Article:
Many Filipinos associate Ninoy Aquino International Airport (NAIA) with corruption and different types of malpractice unbecoming of a public agency. There is widespread knowledge about grumbling immigration officers who make things difficult for first time travelers outside the country. There are airport staff who openly ask for dole outs from balikbayans and inspectors who outlaw certain baggage contents so they can keep them. It will not be surprising if many inbound or outbound passengers try to get out of the airport as soon as they can. What a shame to the country’s airport, named after the father of the current President Noynoy Aquino III.
One of the latest controversies that hound the immigration department was the printed arrival and departure cards that feature cosmetic surgeon Vicky Belo. This comes after the same set of cards were printed with the photo of President Aquino. The President balked at seeing his photo on the card before boarding his flight to the United States. But Belo is a willing replacement, so immigration officials were possibly laughing their way to the bank.
Not so fast, cowboys.
The card shows Belo in white medical gown wearing her signature smile and a tagline that carries the credential that her clinic has “20 years of making people beautiful”. While the image itself presents commercial nature, the fine print further persuades holders to visit one of the Belo clinics for an exclusive offer: present the card — now termed a coupon — for a 10% discount on non-surgical procedures.
In the Philippines, it is not unusual to see government facilities littered with promotional items from commercial interests. When I arrived in Davao airport, all I see are ads of Smart Communications, one of the leading mobile communications companies in the country. There is one at the airport bridge. Another at the glass windows. Finally, there are signs, banners and tarpaulins bearing the logo and proclaiming the city is a Smart city. No wonder at the back of Belo ads in the immigration cards are Microtel Hotel and Resorts and Mall of Asia promotions.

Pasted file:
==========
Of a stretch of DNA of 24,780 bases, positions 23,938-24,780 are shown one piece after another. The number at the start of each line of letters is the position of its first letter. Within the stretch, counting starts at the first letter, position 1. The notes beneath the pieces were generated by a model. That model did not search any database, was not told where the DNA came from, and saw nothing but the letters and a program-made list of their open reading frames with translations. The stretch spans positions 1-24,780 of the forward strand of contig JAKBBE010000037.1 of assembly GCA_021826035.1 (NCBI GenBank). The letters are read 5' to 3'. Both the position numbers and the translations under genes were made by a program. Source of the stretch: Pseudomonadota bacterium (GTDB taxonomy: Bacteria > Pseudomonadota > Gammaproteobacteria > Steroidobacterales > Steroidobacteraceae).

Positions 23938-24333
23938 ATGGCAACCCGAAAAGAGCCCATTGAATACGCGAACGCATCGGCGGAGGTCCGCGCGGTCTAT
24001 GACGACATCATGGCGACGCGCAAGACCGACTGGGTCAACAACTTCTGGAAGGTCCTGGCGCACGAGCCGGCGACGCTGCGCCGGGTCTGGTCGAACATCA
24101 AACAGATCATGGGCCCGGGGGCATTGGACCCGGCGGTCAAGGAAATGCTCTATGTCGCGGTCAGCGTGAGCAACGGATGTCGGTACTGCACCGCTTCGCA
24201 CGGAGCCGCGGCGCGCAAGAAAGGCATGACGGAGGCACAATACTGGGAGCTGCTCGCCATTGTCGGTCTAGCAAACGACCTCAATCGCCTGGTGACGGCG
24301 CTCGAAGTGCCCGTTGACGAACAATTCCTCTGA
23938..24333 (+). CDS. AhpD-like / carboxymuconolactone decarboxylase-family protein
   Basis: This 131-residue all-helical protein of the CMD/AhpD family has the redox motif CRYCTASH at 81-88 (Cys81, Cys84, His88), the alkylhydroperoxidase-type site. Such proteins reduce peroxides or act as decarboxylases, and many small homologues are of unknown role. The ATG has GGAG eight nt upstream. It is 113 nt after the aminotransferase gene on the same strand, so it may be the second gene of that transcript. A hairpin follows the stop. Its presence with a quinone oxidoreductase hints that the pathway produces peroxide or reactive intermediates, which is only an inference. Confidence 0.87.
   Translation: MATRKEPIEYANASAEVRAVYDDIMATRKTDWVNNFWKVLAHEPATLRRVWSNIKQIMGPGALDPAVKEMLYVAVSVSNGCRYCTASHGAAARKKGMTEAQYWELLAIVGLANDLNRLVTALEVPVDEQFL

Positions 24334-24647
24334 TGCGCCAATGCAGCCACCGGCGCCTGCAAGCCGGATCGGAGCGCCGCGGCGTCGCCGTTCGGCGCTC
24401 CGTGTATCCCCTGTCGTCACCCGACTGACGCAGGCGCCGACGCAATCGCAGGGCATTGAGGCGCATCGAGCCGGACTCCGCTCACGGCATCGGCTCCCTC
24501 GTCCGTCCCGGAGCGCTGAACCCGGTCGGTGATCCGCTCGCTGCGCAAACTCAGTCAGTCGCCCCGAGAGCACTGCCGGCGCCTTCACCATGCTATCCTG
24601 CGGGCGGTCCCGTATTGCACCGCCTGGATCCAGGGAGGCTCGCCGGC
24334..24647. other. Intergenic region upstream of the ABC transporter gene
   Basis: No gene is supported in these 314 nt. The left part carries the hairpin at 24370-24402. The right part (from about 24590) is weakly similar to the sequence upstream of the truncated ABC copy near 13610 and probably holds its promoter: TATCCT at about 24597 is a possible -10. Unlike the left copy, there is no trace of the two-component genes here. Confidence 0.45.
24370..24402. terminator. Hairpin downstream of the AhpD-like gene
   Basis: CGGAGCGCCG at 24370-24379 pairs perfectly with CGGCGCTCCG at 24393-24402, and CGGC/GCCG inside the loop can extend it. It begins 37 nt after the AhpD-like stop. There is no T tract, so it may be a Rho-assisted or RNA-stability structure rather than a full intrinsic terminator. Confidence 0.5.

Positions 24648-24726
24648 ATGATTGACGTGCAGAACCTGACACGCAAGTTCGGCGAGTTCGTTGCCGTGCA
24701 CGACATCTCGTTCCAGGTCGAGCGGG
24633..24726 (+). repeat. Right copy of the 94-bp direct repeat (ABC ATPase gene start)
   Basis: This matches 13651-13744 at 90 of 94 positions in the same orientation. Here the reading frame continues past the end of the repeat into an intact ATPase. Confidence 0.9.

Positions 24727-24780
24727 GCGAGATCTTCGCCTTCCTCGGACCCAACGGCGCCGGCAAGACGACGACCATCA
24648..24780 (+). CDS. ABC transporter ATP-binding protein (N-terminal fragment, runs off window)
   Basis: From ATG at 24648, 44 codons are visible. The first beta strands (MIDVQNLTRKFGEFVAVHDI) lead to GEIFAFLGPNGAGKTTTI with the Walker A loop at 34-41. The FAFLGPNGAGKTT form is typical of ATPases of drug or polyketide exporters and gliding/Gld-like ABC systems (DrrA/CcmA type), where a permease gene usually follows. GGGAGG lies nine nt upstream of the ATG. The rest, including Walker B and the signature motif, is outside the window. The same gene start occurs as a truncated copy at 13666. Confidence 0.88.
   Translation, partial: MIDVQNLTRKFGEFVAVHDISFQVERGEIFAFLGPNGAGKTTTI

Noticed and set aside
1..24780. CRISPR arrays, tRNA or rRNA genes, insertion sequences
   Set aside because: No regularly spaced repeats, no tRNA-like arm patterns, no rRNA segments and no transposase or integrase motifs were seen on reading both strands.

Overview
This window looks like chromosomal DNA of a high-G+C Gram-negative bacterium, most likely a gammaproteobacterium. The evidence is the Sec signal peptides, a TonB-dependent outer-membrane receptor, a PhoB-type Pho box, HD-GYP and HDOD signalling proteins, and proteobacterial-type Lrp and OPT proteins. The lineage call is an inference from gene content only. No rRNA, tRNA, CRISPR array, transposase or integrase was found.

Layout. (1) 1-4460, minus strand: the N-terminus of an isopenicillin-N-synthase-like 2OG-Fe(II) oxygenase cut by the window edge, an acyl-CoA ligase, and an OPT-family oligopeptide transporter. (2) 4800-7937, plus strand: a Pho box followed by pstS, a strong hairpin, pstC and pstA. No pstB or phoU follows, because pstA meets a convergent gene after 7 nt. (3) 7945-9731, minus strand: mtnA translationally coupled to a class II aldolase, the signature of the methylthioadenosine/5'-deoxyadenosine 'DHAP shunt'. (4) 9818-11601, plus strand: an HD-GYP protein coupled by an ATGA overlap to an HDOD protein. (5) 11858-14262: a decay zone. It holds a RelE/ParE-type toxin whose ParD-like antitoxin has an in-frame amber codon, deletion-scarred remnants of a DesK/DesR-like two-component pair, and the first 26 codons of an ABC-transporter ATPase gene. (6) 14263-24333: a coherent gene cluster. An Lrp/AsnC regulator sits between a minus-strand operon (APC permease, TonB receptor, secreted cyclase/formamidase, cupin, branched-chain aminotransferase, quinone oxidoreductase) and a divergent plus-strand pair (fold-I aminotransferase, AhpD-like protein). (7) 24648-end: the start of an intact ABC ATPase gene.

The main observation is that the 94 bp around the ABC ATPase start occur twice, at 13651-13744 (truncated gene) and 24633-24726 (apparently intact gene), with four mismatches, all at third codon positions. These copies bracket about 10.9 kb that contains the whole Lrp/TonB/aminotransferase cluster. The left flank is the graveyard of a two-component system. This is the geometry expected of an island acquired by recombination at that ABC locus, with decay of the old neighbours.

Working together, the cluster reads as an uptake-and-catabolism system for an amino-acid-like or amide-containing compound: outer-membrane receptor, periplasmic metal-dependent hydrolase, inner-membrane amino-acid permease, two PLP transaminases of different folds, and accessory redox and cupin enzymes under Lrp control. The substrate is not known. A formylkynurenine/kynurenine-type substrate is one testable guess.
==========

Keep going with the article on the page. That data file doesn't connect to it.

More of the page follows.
As the Philippines tries to get that share of medical tourism market, Belo ads hit bulls eye when it comes to finding the ideal place to promote its services. Everyone who enters the Philippine territory by air is required to fill up the form: balikbayans, overseas Filipino workers, foreign tourists and businessmen. They are the prime targets of Belo’s services: generally affluent group of people who can afford such method of self-indulgence.
But sorry to ruin the party, such ad laden departure and arrival cards were scrapped for good. If it were allowed a few months, it could push revenues of Belo medical business to the roof and usher a major recruitment drive to attend to the demands of the business.
In contrary, our neighbors never tried to vandalize their immigration cards with ads. Or if they do, it’s not that obvious. Maybe because it’s a crime to do so, or they just didn’t feel morally correct serving their business above the country’s interests. But that can’t be said in the Philippines, at least to the officer-in-charge of the Bureau of Immigrations Ronaldo Ledesma, who has nothing against the celebrity dermatologist’s picture being printed on the cards, but stressed that the BI should have been consulted first.
While the idea of putting ads on public documents like departure/arrival cards don’t seem right, I think it’s wrong to immediately pin the blame on offices who allow these things to happen. Lack of government budget is one big reason why officials resort to these tactics that possibly present win-win situations. A big mall could sponsor the construction of a classroom or an energy drink company agreeing to shoulder the expenses of the Philippine team in an international sports event. But as a business, these corporations want some sort of return of their
Let’s take a look at the immigration cards from other countries and compare it with ours.